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Data from: Translocation strategies for multiple species depend on interspecific interaction type

Cite this dataset

Plein, Michaela; Bode, Michael; Moir, Melinda L.; Vesk, Peter A. (2016). Data from: Translocation strategies for multiple species depend on interspecific interaction type [Dataset]. Dryad.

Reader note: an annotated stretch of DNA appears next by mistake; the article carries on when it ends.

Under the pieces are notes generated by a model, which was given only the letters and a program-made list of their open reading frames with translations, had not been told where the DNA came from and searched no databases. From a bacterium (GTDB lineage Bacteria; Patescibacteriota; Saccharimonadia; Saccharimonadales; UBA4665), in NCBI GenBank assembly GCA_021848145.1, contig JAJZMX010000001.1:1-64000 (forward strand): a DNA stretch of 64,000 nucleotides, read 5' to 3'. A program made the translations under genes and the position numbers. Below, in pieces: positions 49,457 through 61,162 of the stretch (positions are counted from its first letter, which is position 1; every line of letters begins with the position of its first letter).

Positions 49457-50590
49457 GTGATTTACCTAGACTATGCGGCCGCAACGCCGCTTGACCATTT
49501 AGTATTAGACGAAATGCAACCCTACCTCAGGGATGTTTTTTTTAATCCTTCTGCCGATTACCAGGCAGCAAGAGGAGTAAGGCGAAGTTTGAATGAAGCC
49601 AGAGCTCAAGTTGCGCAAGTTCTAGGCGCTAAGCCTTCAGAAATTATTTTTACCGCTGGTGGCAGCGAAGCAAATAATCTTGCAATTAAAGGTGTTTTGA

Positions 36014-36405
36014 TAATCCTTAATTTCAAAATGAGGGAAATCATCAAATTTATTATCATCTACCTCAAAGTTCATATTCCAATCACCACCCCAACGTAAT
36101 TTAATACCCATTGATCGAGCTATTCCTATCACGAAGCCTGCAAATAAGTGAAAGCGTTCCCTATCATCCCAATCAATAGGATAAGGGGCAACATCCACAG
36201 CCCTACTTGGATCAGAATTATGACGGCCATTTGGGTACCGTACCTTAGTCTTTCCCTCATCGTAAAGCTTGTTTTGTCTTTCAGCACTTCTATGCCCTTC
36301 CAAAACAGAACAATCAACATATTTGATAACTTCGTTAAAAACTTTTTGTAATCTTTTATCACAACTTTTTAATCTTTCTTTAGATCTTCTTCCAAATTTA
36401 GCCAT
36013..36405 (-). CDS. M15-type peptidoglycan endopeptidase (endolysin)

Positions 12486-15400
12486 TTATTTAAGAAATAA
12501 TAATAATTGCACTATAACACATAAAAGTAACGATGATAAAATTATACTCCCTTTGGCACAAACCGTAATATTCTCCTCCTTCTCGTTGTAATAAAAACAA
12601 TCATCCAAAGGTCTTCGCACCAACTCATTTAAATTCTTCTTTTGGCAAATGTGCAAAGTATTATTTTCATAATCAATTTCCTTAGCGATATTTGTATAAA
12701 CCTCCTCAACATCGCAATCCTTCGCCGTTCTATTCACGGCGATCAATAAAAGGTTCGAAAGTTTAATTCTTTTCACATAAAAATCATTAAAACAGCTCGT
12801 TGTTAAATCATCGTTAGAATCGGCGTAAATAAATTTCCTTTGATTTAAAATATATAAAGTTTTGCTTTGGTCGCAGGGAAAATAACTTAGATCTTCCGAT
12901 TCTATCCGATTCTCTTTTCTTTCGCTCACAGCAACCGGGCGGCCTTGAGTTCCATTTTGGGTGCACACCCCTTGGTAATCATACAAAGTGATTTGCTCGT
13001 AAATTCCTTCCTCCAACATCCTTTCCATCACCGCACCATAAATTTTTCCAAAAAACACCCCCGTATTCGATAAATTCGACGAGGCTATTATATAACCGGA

Conservation translocations – anthropogenic movements of species to prevent their extinction – have increased substantially over the last few decades. Although multiple species are frequently moved to the same location, current translocation guidelines consider species in isolation. This practice ignores important interspecific interactions, and thereby risks translocation failure. We model three different two-species systems to illustrate the inherent complexity of multi-species translocations, and to assess the influence of different interaction types (consumer-resource, mutualism, and competition) on translocation strategies. We focus on how these different interaction types influence the optimal founder population sizes for successful translocations, and the order in which the species are moved (simultaneous or sequential). Further, we assess the effect of interaction strength in simultaneous translocations, and the time delay between translocations when moving two species sequentially. Our results show that translocation decisions need to reflect the type of interaction. While all translocations of interacting species require a minimum founder population size, which is demarked by an “extinction boundary”, consumer-resource translocations also have a maximum founder population limit. Above the minimum founder size, increasing the number of translocated individuals leads to a substantial increase in the extinction boundary of competitors and consumers, but not of mutualists. Competitive and consumer-resource systems benefit from sequential translocations; but the order of translocations does not change the outcomes for mutualistic interaction partners noticeably. Interspecific interactions are important processes that shape population dynamics, and should therefore be incorporated into the quantitative planning of multispecies translocations. Our findings apply whenever interacting species are moved, for example, in reintroductions, conservation introductions, biological control or ecosystem restoration.

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